Savannah is known for its Victorian architecture, lush greenery, historic landmarks and its many squares. The beauty of the city, and the fact that SCAD buildings are scattered around the historic district often compel students to opt for biking or walking as their primary mode of transportation; that and the difficulty of finding a place to park your car. It’s no surprise that out of the 142,772 residents in Savannah 1,082 are bikers.

But biking around Savannah is no walk in Forsyth park. There are a few things you need to know before you begin cycling the streets.

Do: Get a bike that is fit for your size. Don’t buy a bike before trying it out. If the bike is too small or too large, riding it will be very uncomfortable if not next to impossible. According to John Bennett, the executive director of the Savannah Bicycle Campaign, “if you’re pedaling with your heels and your knees are hitting your elbows your bike is too small or your saddle is way too low.”

Don’t: Go without a lock. If you intend on keeping your bike, get a good lock and make sure you use it. U-locks are the best. Cable locks can be sniped easily so try to avoid them.

Do: Browse the Free & For Sale page, as well as the SCAD Online Yard Sale and the Buy Sell Trade Facebook page for cheaper, used bikes. Why pay hundreds of dollars for a bike when you could pay a lot less?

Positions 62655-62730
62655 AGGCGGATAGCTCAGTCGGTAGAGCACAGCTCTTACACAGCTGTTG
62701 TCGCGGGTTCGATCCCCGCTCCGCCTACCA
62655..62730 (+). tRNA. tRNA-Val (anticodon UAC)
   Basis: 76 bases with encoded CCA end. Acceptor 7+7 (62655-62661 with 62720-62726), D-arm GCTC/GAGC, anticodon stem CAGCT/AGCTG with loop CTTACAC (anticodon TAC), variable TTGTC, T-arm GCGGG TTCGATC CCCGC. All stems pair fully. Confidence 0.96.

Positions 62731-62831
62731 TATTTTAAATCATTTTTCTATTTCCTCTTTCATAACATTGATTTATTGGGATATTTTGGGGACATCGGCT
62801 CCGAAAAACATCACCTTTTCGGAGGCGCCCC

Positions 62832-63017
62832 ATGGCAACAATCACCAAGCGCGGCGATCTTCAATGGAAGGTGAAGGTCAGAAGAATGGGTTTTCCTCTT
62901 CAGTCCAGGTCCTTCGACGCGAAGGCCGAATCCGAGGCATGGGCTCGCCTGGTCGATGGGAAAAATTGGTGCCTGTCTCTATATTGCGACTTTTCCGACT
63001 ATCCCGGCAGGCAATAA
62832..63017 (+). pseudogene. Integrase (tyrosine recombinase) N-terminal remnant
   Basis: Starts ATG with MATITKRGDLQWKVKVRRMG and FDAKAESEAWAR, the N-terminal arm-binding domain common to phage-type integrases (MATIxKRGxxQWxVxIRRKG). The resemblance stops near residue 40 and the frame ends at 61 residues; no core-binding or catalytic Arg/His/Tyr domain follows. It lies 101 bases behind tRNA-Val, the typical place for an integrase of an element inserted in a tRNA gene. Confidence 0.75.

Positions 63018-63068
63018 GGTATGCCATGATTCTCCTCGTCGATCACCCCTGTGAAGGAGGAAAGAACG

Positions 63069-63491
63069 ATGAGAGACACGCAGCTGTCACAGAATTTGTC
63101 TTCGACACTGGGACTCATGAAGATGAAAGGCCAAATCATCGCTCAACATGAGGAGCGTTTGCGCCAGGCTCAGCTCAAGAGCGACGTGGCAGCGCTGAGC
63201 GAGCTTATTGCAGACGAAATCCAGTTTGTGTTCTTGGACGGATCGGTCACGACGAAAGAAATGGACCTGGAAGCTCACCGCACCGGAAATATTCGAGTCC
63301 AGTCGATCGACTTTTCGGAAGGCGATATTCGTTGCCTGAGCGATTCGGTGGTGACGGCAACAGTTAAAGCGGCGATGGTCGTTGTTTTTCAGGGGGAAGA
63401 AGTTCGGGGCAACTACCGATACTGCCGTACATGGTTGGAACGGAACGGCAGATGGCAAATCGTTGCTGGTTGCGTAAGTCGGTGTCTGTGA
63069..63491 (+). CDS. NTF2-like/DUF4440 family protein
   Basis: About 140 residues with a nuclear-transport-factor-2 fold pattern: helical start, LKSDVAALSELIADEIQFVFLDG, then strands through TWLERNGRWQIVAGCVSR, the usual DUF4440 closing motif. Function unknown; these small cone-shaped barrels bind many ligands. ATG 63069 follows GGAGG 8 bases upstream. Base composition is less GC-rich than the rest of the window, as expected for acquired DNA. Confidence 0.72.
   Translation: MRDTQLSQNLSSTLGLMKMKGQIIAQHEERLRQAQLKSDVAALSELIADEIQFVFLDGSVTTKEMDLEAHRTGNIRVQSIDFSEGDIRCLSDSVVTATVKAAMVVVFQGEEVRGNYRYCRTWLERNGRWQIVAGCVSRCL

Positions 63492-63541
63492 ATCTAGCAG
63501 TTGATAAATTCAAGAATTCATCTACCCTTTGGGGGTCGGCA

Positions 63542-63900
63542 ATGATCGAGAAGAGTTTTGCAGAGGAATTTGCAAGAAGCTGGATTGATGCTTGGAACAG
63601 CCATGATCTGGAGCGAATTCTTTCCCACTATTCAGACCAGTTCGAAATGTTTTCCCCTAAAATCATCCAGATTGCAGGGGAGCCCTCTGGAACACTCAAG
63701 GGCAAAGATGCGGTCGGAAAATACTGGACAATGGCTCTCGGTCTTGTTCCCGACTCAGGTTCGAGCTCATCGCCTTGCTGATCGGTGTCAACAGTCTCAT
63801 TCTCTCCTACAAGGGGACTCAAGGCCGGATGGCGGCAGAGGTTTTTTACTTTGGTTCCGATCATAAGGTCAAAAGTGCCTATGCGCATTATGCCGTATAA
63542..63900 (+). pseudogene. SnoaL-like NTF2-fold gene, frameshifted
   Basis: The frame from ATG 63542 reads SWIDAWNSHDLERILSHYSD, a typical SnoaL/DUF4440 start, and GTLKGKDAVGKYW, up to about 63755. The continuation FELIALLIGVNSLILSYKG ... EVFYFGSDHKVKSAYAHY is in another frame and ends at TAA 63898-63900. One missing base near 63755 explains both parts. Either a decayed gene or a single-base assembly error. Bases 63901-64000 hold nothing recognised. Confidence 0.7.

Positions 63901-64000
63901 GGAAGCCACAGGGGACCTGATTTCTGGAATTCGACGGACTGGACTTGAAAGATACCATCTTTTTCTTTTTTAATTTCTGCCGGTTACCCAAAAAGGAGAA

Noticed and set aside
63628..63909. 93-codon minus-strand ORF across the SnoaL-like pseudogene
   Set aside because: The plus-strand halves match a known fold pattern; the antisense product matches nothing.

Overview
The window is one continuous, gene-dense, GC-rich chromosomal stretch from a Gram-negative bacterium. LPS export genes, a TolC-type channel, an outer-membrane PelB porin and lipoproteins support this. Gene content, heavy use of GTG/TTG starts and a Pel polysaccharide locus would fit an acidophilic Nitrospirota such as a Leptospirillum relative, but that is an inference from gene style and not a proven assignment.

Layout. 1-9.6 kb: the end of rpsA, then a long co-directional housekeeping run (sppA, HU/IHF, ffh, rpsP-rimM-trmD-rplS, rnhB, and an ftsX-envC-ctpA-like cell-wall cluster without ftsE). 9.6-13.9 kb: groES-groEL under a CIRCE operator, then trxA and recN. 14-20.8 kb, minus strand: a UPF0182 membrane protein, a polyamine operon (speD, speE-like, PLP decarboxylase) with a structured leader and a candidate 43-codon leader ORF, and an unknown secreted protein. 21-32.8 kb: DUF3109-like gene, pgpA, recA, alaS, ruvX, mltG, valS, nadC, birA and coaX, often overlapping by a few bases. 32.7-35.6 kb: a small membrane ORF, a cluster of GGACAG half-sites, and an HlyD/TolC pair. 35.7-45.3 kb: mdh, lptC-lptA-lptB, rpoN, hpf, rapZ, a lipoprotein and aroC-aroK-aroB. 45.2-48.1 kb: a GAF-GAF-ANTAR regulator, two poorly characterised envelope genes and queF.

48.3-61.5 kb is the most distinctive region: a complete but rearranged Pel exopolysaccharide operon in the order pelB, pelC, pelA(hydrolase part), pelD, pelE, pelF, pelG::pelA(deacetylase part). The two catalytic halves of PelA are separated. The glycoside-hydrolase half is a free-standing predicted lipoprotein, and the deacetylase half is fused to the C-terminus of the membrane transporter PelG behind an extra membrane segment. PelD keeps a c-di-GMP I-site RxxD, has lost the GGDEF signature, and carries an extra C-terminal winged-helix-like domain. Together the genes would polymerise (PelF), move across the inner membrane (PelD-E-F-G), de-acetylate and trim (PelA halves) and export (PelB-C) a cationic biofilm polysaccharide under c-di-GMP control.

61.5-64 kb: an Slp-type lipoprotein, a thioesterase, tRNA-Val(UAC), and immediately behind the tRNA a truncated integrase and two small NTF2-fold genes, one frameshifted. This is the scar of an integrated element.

Don’t: Buy a bike based purely on looks. Looking like Taylor Swift in “Blank Space” is cool and all, but your beach cruiser won’t get you from your dorm to Arnold Hall fast enough. If you need to get somewhere quickly and with ease, opt for light road or mountain bikes. Pure Fix and Schwinn are two brands that make good quality, light-weight bikes.

Do: Get back and front lights for your bike. You are required to ride with your lights on after dark and can get fined by the police if you are caught without them.

Don’t: Forget to buy a helmet. Your mom will tell you to. Local authorities will tell you to.

Do: Check the air pressure in your tires as well as the brakes before every ride. For larger maintenance issues an annual tune-up is a good idea.

Don’t: Ride in the middle of the road unless the street is empty. Drivers don’t appreciate this and will most likely honk at you to get out of the way, hit you with a slew of profanity or — if you’re lucky — simply overtake you. A bike is a vehicle, so ride just like you would drive a car: on the right side of the road.

Do: Bike on Price, Lincoln, Habersham or Barnard Street as they have bike lanes.

Don’t: Bike on Drayton, Whitaker, Henry, Anderson or any other two lane, one way streets. These streets are designed to encourage drivers to speed, so avoid them at all costs. Also, avoid main streets like Martin Luther King Jr. Boulevard and Bay Street.

Do: Go with the flow of traffic. In the state of Georgia, a bicycle is legally considered a vehicle and therefore must abide by the rules of the road.  “Riding against the flow of traffic increases a bikers chances of being hit by 400 percent,” said Bennett.

Don’t: Ride on the sidewalks. It is illegal for adults and in most cases will put you at a greater risk of being hit by a car.

Do: Register your bike with the SCAD Department of Public Safety. Having your bike registered increases the chances of it being found if ever stolen.

Don’t: Ride your bike out to Tybee Beach. The design of the road and the bridges are not safe for people on bikes.

Do: Lock your bike on a bike rack. If there are no bike racks where you are, lock it to a signpost but make sure that it is firmly anchored in the ground. Avoid locking your bike onto parking meters or wooden porch rails.

For information on biking in Savannah, visit the Savannah Bicycle Campaign website.